> >
> > I believe this person (man) should be granted a fair and speedy trial -
> like
> > this week and any sentence performed within one week of a conviction (in Public).
>
> This is the type of case where you could make a legitimate argument for such a policy. They have
> him on video abducting, they have hard evidential link between the girl and his car, they have the
> body, and if they now establish a DNA link, then I could support an accelerated process.
> Punishment would, IMO, serve more effectively as deterrent if administered while the event is
> still in the news.

This is a lynch mob mentality. The legal system moves very slowly for good reason. Once you
circumvent the procedures designed to protect the innocent, then who gets to decide when it's OK to
do this and when it isn't? I sure don't want to be the victim of a capricious legal system.

You can't bring the girl back. There can be no justice in lynching the guy. It's not easy to do the
right thing, but we need to anyway.

--
Dan Abel Sonoma State University AIS [email protected]
 
Z

Zxcvbob

Guest
noname wrote:
>
> People in the U.S. seem unable to separate the family from the individual who committed the
> vile act.
>

It's not just a "people in the U.S." thing. The Europeans have been attacking Jews for over 1000
years for being "Christ killers." While the term is *partially* true (without going into the
theological responsibility we all have, calling the Jews "Christ killers" ignores the Romans' part
in the deed), I doubt any Jews alive today were present 2000+ years ago.

Best regards, Bob
 
M

Melba'S Jammin

Guest
In article <[email protected]>, "Jason
Tinling" <[email protected]> wrote:

> "FERRANTE" <[email protected]> wrote in message
> news:[email protected]... <snip>
>
> "and according to neighbors seemed like a normal guy."
>
> <more snip>
>
> "Seemed" being the operative word...
>
> From MSNBC.com.
>
> "Smith has been arrested at least 13 times in Florida since 1993, according to state records. He
> was arrested in 1997 in Manatee County on kidnapping and false imprisonment charges, but was
> acquitted a year later.
>
> Smith served 17 months in prison for heroin possession and prescription drug fraud and was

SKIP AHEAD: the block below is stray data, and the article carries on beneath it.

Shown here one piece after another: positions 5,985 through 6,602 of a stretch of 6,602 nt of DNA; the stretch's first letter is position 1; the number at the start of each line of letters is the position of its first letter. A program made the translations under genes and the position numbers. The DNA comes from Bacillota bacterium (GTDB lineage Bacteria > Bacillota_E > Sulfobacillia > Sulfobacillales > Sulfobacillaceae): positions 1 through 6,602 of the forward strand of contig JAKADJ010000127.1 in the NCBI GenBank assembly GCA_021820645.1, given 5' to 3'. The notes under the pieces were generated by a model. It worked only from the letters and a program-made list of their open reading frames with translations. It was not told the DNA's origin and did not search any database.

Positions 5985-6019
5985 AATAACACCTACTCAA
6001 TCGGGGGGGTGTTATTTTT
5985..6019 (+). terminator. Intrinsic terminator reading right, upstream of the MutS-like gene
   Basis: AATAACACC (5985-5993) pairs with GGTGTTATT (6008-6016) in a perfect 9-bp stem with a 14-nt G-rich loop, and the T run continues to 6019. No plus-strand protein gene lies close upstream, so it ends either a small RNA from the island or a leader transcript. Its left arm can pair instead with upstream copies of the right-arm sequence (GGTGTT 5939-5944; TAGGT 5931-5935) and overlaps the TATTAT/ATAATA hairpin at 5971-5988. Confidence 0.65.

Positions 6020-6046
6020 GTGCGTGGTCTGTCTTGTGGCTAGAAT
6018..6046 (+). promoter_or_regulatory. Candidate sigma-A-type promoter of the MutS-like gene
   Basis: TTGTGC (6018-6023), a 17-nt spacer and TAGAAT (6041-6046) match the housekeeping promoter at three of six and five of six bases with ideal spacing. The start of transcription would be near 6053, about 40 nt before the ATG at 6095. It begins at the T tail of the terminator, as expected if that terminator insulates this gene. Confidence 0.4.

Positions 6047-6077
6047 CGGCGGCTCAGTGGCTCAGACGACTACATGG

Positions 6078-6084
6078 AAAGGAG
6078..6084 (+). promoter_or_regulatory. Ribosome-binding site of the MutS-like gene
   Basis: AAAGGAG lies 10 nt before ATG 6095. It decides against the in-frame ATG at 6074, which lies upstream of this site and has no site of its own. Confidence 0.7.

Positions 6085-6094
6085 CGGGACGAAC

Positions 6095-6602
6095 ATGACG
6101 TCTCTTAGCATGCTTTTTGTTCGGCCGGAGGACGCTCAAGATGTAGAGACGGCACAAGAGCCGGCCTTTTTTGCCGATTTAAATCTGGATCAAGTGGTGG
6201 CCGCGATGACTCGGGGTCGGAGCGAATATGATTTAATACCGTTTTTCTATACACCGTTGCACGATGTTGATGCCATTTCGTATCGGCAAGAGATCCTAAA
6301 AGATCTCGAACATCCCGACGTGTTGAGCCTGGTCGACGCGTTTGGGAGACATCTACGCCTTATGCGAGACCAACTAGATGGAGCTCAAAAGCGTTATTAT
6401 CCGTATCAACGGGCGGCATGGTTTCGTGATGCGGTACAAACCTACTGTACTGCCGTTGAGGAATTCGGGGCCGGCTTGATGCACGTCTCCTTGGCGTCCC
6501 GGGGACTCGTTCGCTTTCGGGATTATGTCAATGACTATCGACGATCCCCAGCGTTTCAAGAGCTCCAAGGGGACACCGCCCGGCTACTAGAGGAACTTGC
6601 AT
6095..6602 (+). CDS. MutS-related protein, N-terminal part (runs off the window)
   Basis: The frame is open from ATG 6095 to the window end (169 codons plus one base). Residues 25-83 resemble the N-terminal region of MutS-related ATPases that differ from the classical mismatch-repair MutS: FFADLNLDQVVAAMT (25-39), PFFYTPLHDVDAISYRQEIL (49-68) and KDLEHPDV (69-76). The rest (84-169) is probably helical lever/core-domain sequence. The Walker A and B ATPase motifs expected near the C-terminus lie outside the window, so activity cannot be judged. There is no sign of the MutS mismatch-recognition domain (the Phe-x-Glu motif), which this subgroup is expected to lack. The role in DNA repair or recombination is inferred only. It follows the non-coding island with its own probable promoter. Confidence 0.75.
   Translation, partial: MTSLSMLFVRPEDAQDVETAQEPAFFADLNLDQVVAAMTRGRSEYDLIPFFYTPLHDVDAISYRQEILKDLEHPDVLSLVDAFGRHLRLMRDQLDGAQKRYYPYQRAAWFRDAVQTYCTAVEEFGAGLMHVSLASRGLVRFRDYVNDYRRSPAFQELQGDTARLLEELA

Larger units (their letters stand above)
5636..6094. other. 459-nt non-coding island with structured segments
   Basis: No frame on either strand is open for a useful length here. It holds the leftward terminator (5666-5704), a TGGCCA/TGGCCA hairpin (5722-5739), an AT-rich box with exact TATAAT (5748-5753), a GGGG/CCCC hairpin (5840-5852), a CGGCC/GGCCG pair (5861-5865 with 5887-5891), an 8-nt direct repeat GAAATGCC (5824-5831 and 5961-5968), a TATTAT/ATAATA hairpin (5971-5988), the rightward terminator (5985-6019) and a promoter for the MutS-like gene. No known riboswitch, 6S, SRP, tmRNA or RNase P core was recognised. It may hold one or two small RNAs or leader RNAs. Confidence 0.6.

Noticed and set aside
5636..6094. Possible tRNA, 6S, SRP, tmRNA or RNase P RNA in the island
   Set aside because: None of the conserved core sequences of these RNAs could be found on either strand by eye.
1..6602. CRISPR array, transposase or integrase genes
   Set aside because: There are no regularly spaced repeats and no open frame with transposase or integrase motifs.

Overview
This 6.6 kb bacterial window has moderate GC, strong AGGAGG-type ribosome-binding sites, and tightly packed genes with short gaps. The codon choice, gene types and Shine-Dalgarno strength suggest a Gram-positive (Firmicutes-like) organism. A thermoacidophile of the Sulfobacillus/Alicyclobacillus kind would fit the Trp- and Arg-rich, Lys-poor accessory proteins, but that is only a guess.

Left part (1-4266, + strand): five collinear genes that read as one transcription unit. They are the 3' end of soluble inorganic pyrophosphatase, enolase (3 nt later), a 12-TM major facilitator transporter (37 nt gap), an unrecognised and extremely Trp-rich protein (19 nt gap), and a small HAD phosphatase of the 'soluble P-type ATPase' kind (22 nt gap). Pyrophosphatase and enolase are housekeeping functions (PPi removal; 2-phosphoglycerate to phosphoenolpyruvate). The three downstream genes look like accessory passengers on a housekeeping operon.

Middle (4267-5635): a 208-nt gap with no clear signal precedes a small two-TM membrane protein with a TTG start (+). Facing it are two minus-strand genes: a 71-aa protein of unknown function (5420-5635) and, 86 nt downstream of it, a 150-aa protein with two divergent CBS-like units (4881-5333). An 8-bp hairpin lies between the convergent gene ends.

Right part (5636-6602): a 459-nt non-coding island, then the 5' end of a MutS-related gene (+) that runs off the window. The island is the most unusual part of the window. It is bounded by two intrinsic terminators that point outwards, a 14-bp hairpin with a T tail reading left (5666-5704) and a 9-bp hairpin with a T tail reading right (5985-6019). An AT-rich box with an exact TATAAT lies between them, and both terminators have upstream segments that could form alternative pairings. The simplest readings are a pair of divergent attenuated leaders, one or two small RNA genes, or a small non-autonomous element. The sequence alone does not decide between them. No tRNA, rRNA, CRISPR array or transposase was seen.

> released in 2003. He was arrested eight days later on the cocaine possession charge and was placed
> on probation for three years. In 1998, he was acquitted of kidnapping and false imprisonment of a
> 20-year-old woman. She told deputies that 'he got on top of me and told me to shut up or he would
> cut me.'
>
> Smith called it a misunderstanding.
>
> 'He testified he believed the woman was going to try to harm herself by throwing herself into
> traffic,' said prosecutor Brian Iten, who said the acquittal surprised him. 'He said she
> misinterpreted his actions because of his tattoos.'
>
> Normal? Hardly. Should have been off the street long ago? Most likely.
>
> 'Tis a shame the way the world seems to be headed.

> Jason

"Seems" being the operative word...
--
-Barb, <www.jamlady.eboard.com> updated 1-31-04 A good friend will come and bail you out of jail; a
true friend will be sitting next to you saying, "Damn,that was fun!"
 
I

Ip

Guest
Cookie,

I'm startled that even you lost focus on this one. Wheat, chaff? Buy a clue.

Is that what your GD was for? Did ya forget ya can't walk too far on the ship?

"PENMART01" <[email protected]> wrote in message news:[email protected]
m04.aol.com...
> >"Jason Tinling" boasted:
> >
> >'Tis a shame the way the world seems to be headed.
>
> Yeah, more and more smarmy douche bags like you... a sneaky snake who
would
> remove the "OT" from the Subject line. You NEWBIE piece of ****! ---= BOYCOTT FRENCH--GERMAN
> (belgium) =--- ---= Move UNITED NATIONS To Paris =--- Sheldon ```````````` "Life would be devoid
> of all meaning were it without tribulation."
 
N

Nancy Young

Guest
zxcvbob wrote:
>
> noname wrote:
> >
> > People in the U.S. seem unable to separate the family from the individual who committed the
> > vile act.
> >
>